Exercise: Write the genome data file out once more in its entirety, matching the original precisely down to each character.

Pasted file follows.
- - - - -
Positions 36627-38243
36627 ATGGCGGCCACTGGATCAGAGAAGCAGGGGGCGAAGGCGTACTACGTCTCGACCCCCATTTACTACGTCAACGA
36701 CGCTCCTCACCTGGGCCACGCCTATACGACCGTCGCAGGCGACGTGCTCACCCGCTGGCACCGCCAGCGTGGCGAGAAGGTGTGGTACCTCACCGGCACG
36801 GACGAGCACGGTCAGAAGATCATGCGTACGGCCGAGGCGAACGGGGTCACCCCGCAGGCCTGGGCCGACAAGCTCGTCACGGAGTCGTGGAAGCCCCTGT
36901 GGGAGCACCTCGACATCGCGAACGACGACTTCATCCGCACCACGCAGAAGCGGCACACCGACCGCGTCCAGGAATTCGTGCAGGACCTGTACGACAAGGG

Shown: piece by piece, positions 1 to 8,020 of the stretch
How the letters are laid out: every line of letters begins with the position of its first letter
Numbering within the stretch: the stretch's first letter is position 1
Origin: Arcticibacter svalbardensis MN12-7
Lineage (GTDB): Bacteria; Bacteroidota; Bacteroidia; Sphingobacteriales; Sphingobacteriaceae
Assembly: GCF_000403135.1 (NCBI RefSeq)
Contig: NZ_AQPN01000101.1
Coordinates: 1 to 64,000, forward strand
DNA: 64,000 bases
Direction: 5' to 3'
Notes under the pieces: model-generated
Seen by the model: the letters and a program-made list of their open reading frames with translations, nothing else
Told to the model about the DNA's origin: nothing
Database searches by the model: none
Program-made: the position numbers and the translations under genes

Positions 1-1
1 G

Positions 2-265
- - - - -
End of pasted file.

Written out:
Positions 36627-38243
36627 ATGGCGGCCACTGGATCAGAGAAGCAGGGGGCGAAGGCGTACTACGTCTCGACCCCCATTTACTACGTCAACGA
36701 CGCTCCTCACCTGGGCCACGCCTATACGACCGTCGCAGGCGACGTGCTCACCCGCTGGCACCGCCAGCGTGGCGAGAAGGTGTGGTACCTCACCGGCACG
36801 GACGAGCACGGTCAGAAGATCATGCGTACGGCCGAGGCGAACGGGGTCACCCCGCAGGCCTGGGCCGACAAGCTCGTCACGGAGTCGTGGAAGCCCCTGT
36901 GGGAGCACCTCGACATCGCGAACGACGACTTCATCCGCACCACGCAGAAGCGGCACACCGACCGCGTCCAGGAATTCGTGCAGGACCTGTACGACAAGGG

Shown: piece by piece, positions 1 to 8,020 of the stretch
How the letters are laid out: every line of letters begins with the position of its first letter
Numbering within the stretch: the stretch's first letter is position 1
Origin: Arcticibacter svalbardensis MN12-7
Lineage (GTDB): Bacteria; Bacteroidota; Bacteroidia; Sphingobacteriales; Sphingobacteriaceae
Assembly: GCF_000403135.1 (NCBI RefSeq)
Contig: NZ_AQPN01000101.1
Coordinates: 1 to 64,000, forward strand
DNA: 64,000 bases
Direction: 5' to 3'
Notes under the pieces: model-generated
Seen by the model: the letters and a program-made list of their open reading frames with translations, nothing else
Told to the model about the DNA's origin: nothing
Database searches by the model: none
Program-made: the position numbers and the translations under genes

Positions 1-1
1 G

Positions 2-265